Proofing, paranoia, and precision: An editor's guide to sleeping soundly

Near the end of every major project — viewbook, campaign, website — I can predict one event with certainty: I will awaken in a panic at 3 a.m., wondering, “Did I put the right year on the cover? Is that professor’s name spelled correctly? Did we check those links?”

And, of course, I did, and it is, and we have, but I am always paranoid about potential mistakes. Over a long editorial career at the University of Kansas, I’ve learned a few tricks that lessen my anxiety somewhat. In the hope that they’ll be useful to other KU communicators, here they are.

 

Use the tools the university provides.

The KU Directory on the KU homepage has a People Search function linked to the official Human Resources database. It lists names, departments, emails, and in some cases, phone numbers of faculty, staff, and students. I refer to it often to check the spelling of names.

Find useful facts on the site created by the Office of Institutional Research & Planning. I use the Profiles Fact Book, the Interactive Fact Book, and the Common Data Set for enrollment, research, rankings, and other details. Don’t be afraid to ask the office for help if you have trouble finding what you’re looking for.

Rely on the University Style Guide (which we happen to curate) as a resource. We also manage the KU Places Directory, which contains proper names of all Lawrence campus buildings and landmarks and background on them.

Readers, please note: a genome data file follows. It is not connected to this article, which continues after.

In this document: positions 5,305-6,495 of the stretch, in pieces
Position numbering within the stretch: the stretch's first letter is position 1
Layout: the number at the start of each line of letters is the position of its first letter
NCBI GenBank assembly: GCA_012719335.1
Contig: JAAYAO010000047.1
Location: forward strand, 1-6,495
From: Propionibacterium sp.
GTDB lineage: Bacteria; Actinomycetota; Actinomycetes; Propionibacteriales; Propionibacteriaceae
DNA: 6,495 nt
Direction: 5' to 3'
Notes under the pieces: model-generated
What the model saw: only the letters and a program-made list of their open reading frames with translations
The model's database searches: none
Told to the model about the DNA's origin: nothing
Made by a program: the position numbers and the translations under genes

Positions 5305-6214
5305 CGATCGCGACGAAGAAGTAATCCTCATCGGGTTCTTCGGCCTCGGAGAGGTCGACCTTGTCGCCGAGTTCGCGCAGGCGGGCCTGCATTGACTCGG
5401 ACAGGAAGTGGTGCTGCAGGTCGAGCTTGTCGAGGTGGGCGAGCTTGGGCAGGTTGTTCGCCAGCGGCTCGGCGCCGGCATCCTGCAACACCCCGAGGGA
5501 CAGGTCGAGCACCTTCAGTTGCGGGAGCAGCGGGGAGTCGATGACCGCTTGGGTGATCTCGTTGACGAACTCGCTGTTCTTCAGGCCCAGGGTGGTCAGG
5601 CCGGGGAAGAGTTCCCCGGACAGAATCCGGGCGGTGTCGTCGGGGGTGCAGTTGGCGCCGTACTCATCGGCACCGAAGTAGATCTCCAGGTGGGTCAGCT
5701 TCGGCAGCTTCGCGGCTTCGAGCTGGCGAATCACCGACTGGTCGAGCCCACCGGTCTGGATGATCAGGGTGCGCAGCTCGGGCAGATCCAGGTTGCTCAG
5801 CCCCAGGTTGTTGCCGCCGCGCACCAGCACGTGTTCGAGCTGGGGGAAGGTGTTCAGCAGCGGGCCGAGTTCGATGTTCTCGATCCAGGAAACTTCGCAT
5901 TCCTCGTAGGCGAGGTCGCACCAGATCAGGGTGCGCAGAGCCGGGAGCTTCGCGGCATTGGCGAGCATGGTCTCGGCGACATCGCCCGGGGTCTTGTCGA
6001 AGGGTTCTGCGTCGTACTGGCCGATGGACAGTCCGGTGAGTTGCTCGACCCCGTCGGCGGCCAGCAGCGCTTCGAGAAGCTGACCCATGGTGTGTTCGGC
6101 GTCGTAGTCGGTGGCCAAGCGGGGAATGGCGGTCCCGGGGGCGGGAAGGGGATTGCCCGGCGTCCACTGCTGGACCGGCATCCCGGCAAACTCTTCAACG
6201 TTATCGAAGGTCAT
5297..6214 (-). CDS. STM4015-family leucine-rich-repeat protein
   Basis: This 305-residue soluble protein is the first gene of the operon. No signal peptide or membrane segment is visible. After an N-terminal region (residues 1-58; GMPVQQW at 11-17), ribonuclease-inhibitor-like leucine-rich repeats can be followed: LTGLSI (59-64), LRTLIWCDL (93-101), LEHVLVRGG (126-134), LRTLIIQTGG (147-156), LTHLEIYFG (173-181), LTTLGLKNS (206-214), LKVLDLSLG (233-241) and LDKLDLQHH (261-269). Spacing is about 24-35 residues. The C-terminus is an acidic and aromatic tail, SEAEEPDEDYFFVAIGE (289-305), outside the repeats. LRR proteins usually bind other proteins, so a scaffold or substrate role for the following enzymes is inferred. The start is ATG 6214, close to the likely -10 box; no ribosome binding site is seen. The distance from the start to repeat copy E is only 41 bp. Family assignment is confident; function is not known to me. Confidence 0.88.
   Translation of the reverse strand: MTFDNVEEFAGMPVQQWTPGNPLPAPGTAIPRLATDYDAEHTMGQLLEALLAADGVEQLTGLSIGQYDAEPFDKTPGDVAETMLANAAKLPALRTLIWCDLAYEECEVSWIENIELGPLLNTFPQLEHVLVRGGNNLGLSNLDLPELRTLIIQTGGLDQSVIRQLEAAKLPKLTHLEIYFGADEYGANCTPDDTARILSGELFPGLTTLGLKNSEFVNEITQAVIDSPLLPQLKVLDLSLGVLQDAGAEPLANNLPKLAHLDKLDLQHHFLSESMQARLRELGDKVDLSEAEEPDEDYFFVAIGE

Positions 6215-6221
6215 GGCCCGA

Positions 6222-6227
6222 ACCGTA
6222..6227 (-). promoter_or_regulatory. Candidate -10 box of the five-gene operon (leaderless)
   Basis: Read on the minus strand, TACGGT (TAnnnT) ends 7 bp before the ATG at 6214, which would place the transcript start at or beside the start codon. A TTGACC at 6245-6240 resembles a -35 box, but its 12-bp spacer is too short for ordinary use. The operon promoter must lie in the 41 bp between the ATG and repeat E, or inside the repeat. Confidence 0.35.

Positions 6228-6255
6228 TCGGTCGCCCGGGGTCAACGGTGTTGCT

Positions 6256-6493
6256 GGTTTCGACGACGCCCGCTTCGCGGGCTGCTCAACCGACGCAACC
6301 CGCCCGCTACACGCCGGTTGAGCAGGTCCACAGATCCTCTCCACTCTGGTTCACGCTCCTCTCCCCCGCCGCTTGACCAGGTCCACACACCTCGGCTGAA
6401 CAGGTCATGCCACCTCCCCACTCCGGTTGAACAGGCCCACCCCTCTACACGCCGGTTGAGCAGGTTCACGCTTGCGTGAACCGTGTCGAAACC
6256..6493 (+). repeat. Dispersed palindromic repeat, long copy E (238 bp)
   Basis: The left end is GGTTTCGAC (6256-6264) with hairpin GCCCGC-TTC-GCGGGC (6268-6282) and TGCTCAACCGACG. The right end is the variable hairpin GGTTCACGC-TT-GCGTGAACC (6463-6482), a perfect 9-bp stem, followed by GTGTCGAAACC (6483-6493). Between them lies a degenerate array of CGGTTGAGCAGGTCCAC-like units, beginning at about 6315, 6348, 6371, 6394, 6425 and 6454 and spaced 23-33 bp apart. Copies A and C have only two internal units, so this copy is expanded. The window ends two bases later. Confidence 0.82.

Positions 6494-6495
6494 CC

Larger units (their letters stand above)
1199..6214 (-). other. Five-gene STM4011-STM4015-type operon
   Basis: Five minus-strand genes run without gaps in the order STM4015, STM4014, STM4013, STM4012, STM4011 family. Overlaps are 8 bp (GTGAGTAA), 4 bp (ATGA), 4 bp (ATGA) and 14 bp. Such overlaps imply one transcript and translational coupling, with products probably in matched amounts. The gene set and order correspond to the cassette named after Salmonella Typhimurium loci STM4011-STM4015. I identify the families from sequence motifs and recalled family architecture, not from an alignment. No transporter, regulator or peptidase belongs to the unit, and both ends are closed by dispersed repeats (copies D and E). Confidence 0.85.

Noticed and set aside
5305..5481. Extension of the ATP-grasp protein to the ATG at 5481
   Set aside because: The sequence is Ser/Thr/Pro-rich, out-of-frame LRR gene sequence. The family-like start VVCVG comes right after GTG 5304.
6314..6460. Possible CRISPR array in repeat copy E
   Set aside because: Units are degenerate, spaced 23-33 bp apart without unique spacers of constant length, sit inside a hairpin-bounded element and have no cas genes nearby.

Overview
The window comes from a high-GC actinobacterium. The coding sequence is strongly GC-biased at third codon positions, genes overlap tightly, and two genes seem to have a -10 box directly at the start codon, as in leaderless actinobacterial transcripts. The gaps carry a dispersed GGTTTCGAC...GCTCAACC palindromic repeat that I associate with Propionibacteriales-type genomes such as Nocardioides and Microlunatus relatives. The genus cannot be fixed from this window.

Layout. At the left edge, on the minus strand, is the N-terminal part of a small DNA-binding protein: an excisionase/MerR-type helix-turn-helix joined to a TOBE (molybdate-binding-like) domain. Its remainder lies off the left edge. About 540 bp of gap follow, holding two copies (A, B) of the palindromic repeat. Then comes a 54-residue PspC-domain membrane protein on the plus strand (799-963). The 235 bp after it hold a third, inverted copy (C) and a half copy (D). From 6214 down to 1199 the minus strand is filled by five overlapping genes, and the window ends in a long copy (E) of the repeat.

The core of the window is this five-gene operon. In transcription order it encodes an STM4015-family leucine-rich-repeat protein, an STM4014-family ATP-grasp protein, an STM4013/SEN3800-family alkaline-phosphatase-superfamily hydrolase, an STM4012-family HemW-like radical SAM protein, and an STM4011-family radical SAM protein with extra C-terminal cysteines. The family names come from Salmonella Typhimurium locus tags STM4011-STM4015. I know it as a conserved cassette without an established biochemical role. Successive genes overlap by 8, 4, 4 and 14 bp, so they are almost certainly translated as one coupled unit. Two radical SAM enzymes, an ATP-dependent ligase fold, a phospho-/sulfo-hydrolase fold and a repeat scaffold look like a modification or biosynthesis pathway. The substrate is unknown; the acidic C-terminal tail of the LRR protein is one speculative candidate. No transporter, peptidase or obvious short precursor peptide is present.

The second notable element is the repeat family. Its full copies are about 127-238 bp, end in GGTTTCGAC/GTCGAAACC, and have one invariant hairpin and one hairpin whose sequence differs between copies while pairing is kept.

Double check everything, especially the things you think you know.

Check every name, every title, every calendar day and date. If someone says an event is Wednesday, Nov. 14, check that Nov. 14 falls on Wednesday.

A few years ago, I checked and rechecked the wall calendar — and still missed the fact that Dec. 31 appeared twice. It went to the printer that way and was distributed to thousands of people across campus soon after.

 

If you’re a writer without an editor, find a trusted person in your office to read behind you.

You might avoid the Dec. 31 problem that way.

 

Proof your work in different ways.

Once a piece is in its final stages of production, I first read it straight through and mark anything that I have questions about. Then I go back through it, specifically looking at every name. I check that each person’s last name is spelled the same way throughout the piece.

Also, run spell check. Spell check has saved me numerous times. It’s how I learned to spell Caribbean.

 

Finally, cultivate a healthy sense of paranoia.

Just last winter, I actually got up at 3 a.m., got dressed, and drove to the office (only 5 minutes from my house) to check something that I knew would be on the press that morning. Turns out it was fine — and I drove home knowing I could get a couple of hours of rest before coming back to KU.

 

Deb Graber is the director of Editorial Services at Marketing Communications. She keeps a (blessedly small) file of mistakes as a reminder that some paranoia is good.